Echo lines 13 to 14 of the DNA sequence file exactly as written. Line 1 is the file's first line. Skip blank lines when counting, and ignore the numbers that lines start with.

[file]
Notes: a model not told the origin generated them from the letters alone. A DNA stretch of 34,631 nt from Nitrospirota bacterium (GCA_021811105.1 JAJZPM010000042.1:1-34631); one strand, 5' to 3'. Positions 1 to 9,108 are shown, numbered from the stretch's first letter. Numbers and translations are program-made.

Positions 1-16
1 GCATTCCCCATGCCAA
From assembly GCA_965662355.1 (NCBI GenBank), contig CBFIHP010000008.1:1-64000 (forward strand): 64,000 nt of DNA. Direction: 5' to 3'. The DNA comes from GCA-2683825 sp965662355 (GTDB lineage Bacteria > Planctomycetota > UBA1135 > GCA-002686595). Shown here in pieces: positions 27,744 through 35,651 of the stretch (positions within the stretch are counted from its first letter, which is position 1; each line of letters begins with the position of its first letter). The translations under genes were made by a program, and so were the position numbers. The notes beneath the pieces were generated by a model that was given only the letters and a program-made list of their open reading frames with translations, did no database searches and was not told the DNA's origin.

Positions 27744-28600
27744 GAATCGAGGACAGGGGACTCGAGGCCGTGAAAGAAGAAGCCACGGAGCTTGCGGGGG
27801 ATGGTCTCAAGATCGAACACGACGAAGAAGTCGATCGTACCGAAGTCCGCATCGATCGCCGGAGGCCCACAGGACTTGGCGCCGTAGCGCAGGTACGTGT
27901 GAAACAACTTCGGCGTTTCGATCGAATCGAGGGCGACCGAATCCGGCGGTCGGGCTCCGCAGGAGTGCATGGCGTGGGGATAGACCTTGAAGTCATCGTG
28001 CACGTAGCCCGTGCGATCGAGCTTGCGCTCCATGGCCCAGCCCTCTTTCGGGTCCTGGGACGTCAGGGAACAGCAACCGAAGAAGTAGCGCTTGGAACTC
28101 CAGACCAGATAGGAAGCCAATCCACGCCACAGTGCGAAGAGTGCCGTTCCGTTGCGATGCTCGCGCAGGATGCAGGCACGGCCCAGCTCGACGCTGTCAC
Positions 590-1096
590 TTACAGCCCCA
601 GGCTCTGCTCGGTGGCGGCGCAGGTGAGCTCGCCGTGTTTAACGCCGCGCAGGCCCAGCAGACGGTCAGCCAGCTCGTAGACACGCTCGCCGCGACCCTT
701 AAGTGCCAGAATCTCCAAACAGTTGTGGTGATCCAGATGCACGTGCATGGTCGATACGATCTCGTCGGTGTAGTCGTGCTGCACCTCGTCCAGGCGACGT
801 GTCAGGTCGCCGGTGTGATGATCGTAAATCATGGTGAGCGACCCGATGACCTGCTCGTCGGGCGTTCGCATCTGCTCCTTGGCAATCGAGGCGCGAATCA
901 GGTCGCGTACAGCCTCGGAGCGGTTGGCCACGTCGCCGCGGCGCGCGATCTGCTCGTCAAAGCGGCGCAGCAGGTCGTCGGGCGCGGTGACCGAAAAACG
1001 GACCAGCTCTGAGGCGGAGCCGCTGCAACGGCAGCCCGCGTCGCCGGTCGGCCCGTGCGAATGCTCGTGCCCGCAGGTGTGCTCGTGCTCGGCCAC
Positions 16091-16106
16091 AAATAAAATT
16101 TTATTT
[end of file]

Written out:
601 GGCTCTGCTCGGTGGCGGCGCAGGTGAGCTCGCCGTGTTTAACGCCGCGCAGGCCCAGCAGACGGTCAGCCAGCTCGTAGACACGCTCGCCGCGACCCTT
701 AAGTGCCAGAATCTCCAAACAGTTGTGGTGATCCAGATGCACGTGCATGGTCGATACGATCTCGTCGGTGTAGTCGTGCTGCACCTCGTCCAGGCGACGT